It is important to know that providing proper storage for film materials may not always guarantee a satisfactory life span. Often, libraries and archives need to access, inspect, and use collection materials. It is important to realize that even if films are stored at frozen conditions, bringing them out of storage periodically can have a drastic impact on the stability of the film. In fact, repeatedly moving a film from cold/frozen storage into a work space maintained at normal room conditions will significantly undercut the benefits of low temperature storage. The longer film materials are kept out of storage, the greater the extent of damage will be.
To use the table below, first locate the vault conditions on the left-hand side of the table. Once you locate the storage conditions, notice the estimated years until significant damage occurs at various periods of time spent out of storage. Tip: The most frequently-requested and used films in your collection are often the most significant, and therefore most likely to spend a lot of time out of storage. It’s good practice to limit time out of storage for all films, but especially for those that get used the most.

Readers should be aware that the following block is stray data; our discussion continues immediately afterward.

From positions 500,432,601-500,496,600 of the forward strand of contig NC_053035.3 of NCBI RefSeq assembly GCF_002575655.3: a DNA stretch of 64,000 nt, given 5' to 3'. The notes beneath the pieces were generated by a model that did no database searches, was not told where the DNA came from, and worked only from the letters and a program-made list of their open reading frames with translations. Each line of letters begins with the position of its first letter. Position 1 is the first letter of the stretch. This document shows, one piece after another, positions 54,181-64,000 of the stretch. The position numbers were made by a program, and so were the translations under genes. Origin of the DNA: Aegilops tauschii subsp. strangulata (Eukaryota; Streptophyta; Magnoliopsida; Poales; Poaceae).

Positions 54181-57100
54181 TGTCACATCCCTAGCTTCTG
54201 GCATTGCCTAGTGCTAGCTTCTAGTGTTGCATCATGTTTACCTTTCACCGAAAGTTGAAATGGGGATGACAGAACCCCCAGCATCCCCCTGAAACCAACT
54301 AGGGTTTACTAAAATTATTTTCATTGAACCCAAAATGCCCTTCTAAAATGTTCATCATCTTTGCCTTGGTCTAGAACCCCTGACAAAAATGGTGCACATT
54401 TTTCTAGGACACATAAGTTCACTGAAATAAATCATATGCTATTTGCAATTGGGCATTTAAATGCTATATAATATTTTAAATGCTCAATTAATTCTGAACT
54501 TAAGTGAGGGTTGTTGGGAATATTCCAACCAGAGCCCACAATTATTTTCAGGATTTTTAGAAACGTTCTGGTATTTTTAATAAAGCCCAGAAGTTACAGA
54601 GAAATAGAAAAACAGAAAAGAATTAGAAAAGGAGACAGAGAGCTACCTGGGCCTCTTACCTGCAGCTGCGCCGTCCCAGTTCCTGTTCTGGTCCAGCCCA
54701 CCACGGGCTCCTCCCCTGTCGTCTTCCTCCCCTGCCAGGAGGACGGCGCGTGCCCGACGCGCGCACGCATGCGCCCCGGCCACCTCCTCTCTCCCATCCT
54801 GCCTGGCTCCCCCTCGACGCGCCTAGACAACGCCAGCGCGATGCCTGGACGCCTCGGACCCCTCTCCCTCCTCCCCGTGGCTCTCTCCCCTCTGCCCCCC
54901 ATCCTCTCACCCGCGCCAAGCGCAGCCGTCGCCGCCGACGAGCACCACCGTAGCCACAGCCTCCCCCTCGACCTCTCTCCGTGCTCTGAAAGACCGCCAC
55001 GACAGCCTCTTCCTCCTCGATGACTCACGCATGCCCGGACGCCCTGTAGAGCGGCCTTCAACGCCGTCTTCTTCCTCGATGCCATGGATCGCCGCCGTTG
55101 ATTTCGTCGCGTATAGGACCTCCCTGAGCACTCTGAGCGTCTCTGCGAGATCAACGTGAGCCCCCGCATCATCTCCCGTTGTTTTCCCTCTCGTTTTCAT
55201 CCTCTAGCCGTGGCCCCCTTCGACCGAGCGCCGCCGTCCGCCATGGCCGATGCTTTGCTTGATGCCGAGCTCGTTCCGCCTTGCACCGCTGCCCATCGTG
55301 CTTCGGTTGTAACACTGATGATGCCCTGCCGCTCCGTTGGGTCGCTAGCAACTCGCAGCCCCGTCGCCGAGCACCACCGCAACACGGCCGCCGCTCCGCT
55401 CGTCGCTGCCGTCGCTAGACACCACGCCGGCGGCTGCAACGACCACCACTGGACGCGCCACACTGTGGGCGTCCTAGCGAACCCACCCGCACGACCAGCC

This table provides time estimates for newly processed acetate films (i.e., fresh films) to reach the onset of vinegar syndrome (defined as reaching 0.5 mL NaOH 0.1N/gram of film free acidity corresponding to A-D Strip level 1.5). For degraded acetate, see the Days Out of Storage for Degraded Acetate table. For color film, see the Days Out of Storage for Color table.
|Storage Conditions||Average number of days per year out of storage at 70°F/21°C & 50% RH|
|T°C||T°F||RH%||No Days||2 Days||4 Days||7 Days||30 Days||60 Days||90 Days||120 Days|
|Time in Years to Reach A-D Strip Level 1.5|